Contrary to concerns, riverfront overlay stands until new overlay or new zoning code takes effect.
Thursday night’s Central Delaware Advisory Group meeting began with some panic over the overlay designed to keep Central Delaware Riverfront development in line with the city’s vision for the waterfront’s future.
Both new CDAG Chairman Matt Ruben and new First District City Councilman Mark Squilla said they had been told by city planners that the overlay would expire when the Philadelphia City Planning Commission adopts the Central Delaware Master Plan, a step the commission is expected to take in February.
Were this so, it would mean waterfront development would follow the base zoning in the existing zoning code. Developers would not need to build at least 50 feet away from the river. They wouldn’t have to send their projects to the planning commission for Plan of Development approval. And, depending on the base zoning and any other overlay, parking garages could be a main use on the east side of the highway, and “big box stores” wouldn’t be banned, either.
“Not having that overlay is going to undo the Waterfront Master Plan,” CDAG Member Dianne Mayer said. “People will be rushing in there, and putting in whatever they want.”
But that turns out not to be the case.
According to top planning and zoning officials contacted Friday by PlanPhilly, the passage of the Master Plan is in no way linked to the demise of the current zoning overlay.
“The current overlay will expire only when the new zoning code takes effect on 8/22/2012, or should a new overlay be passed under the current zoning code. Until then, the current overlay remains in force,” PCPC Executive Director Gary Jastrzab said in an email. “The PCPC act of adopting the Central Delaware Riverfront Plan will have no effect on the underlying zoning.” Jastrzab sent a similar email to city planning staffers.
By the end of Thursday’s meeting, CDAG members had reviewed the overlay ordinance, and, based on its wording, were pretty confident the overlay wouldn’t sunset with the adoption of the master plan. Still, they said they must contact top planning officials to make sure that was also their understanding, and that developers would be held to the overlay after the Master Plan is adopted.
Right now, there is a “reserved” section in the new zoning code, a placeholder for a new waterfront overlay. Zoning Code Commission Executive Director Eva Gladstein, planners and Central Delaware Waterfront Corporation Planning Manager Sarah Thorp are comparing the new zoning to the goals of the master plan, and will write an overlay that bridges the gap.
“We anticipate text for this section will be included in the ‘clean-up’ amendments submitted to Council in May,” Jastrzab said. “Any new overlay language will have a full public vetting.”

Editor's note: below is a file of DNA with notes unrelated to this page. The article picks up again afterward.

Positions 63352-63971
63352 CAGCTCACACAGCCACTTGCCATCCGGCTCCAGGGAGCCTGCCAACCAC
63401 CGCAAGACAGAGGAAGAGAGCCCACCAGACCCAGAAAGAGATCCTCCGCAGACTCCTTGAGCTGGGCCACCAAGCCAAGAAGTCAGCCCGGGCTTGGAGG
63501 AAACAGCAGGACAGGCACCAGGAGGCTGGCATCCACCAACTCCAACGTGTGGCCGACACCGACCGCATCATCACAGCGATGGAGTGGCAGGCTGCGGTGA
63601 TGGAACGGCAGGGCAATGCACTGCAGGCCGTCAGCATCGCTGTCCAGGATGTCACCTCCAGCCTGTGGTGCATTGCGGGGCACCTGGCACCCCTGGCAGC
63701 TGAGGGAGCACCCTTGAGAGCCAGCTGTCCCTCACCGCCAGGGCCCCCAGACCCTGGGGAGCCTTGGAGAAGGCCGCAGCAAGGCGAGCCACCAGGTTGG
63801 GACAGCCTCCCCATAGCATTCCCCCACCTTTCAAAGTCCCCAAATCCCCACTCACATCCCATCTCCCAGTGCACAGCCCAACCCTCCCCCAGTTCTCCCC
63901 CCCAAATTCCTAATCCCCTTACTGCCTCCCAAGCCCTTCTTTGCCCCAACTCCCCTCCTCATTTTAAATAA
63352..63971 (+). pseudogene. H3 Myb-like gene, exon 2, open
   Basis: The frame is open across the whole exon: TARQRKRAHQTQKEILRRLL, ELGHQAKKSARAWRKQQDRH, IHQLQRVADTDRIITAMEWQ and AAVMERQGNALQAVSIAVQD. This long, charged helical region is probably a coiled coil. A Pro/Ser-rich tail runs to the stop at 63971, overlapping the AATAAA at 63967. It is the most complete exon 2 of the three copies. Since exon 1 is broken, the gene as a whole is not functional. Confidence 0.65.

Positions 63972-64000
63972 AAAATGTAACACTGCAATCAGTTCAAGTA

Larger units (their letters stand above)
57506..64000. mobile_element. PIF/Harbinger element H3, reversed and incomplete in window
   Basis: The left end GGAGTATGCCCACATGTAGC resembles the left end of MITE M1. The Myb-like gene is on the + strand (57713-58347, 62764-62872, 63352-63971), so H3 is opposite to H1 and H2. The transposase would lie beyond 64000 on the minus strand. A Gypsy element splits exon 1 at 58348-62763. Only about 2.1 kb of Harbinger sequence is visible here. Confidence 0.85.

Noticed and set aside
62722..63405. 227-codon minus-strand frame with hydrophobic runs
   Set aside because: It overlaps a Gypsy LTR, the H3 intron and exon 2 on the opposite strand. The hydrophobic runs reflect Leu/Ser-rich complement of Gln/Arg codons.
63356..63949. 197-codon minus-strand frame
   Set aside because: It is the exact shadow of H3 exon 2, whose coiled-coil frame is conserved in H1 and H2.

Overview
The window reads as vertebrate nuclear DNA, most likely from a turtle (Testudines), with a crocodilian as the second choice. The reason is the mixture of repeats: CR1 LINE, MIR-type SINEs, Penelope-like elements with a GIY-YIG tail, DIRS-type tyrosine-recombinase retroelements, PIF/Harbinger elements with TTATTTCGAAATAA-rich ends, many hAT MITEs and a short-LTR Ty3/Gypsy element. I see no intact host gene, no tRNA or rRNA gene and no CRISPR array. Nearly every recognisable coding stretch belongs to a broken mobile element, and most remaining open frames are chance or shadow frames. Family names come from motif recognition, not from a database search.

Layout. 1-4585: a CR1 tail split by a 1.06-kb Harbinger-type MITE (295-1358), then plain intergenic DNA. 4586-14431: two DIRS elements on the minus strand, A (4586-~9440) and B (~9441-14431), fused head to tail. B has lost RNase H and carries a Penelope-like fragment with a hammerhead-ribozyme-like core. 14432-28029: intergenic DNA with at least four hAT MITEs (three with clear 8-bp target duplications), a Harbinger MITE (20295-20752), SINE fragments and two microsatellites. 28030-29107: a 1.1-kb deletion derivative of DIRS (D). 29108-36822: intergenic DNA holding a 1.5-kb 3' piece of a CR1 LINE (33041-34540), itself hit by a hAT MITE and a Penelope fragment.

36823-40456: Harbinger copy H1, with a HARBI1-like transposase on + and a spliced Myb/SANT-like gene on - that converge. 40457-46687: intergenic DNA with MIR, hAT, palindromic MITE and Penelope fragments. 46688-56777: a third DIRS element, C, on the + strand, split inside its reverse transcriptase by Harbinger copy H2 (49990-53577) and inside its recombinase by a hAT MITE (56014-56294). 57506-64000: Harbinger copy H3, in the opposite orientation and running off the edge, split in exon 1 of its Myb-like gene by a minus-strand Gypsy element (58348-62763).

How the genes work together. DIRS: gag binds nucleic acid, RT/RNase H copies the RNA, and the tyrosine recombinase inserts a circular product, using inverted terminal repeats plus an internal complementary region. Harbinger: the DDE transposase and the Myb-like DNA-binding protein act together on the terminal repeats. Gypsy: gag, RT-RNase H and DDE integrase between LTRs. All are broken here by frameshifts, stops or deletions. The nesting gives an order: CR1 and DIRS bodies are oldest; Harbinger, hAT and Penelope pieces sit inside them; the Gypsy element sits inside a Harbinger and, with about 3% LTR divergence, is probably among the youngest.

The thing that CDAG and Squilla were so concerned about – the sunset of the current zoning overlay without a new zoning overlay – would happen only if City Council does not adopt a new Central Delaware Overlay before the new code takes effect, Gladstein said. In practical terms, that means prior to the mid-June recess, she said.
In that case, waterfront development would be governed by the underlying zoning contained in the new code.
Confusion on when the overlay would sunset may have arisen from an earlier draft of the Central Delaware Overlay.
The final version says the overlay expires “upon Council’s adoption of an Ordinance enacting land use and zoning controls that includes the boundaries of this District consistent with a Master Plan adopted by the Philadelphia City Planning
But a version from May 2009 says it expires “upon Council’s adoption of a Resolution recognizing the City Planning Commission’s adoption of a Master Plan for the Central Delaware River that includes the boundaries of the District.”
Had it been necessary, Squilla was willing to introduce legislation amending the overlay to keep it alive until new zoning replaced it.
CDAG members on Thursday discussed sending letters to the planning commission regarding the overlay expiration either challenging the interpretation of the overlay language or confirming that everyone was on the same page. But Ruben said by Friday afternoon it had become clear that everyone was now in agreement that the overlay wouldn’t expire with the passing of the master plan, so there was likely no need.
In other matters related to the overlay, Squilla told CDAG that landowners may need to be incentivized “to buy into the waterfront plan.” He talked with PlanPhilly about this in more detail in an earlier interview.
He also suggested the area covered by the overlay might have to be shortened in the beginning, and more land added to it “as we go forward.”
“There are questions and concerns from the administration and from other people about how this overlay will effect development of the waterfront,” he said.
“I’m a big advocate of the waterfront, and I think that somehow we need to incorporate the trail the whole way through the seven mile stretch. I think it’s a big part of it. But we might have to try to come up with different ways to make that happen,” he said.
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